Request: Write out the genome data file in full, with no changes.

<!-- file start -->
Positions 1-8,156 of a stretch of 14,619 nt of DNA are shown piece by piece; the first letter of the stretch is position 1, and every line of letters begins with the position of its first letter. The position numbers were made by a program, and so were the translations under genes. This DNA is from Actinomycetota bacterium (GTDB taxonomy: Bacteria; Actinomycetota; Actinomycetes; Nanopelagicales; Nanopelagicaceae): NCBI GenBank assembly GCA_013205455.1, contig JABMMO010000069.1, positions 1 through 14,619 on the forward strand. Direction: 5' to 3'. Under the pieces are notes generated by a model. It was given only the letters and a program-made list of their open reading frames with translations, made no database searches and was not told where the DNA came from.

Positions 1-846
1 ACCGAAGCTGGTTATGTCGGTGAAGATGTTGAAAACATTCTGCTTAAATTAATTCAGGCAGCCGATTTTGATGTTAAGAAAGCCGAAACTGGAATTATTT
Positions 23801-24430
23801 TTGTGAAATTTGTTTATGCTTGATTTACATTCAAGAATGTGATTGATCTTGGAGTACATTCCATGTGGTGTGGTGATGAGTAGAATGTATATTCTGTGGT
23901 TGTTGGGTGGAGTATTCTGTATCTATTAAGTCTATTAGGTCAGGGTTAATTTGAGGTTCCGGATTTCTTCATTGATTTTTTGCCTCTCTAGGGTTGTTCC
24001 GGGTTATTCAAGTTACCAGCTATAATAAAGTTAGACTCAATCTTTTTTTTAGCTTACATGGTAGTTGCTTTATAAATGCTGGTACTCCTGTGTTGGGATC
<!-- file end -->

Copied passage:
Positions 1-8,156 of a stretch of 14,619 nt of DNA are shown piece by piece; the first letter of the stretch is position 1, and every line of letters begins with the position of its first letter. The position numbers were made by a program, and so were the translations under genes. This DNA is from Actinomycetota bacterium (GTDB taxonomy: Bacteria; Actinomycetota; Actinomycetes; Nanopelagicales; Nanopelagicaceae): NCBI GenBank assembly GCA_013205455.1, contig JABMMO010000069.1, positions 1 through 14,619 on the forward strand. Direction: 5' to 3'. Under the pieces are notes generated by a model. It was given only the letters and a program-made list of their open reading frames with translations, made no database searches and was not told where the DNA came from.

Positions 1-846
1 ACCGAAGCTGGTTATGTCGGTGAAGATGTTGAAAACATTCTGCTTAAATTAATTCAGGCAGCCGATTTTGATGTTAAGAAAGCCGAAACTGGAATTATTT
Positions 23801-24430
23801 TTGTGAAATTTGTTTATGCTTGATTTACATTCAAGAATGTGATTGATCTTGGAGTACATTCCATGTGGTGTGGTGATGAGTAGAATGTATATTCTGTGGT
23901 TGTTGGGTGGAGTATTCTGTATCTATTAAGTCTATTAGGTCAGGGTTAATTTGAGGTTCCGGATTTCTTCATTGATTTTTTGCCTCTCTAGGGTTGTTCC
24001 GGGTTATTCAAGTTACCAGCTATAATAAAGTTAGACTCAATCTTTTTTTTAGCTTACATGGTAGTTGCTTTATAAATGCTGGTACTCCTGTGTTGGGATC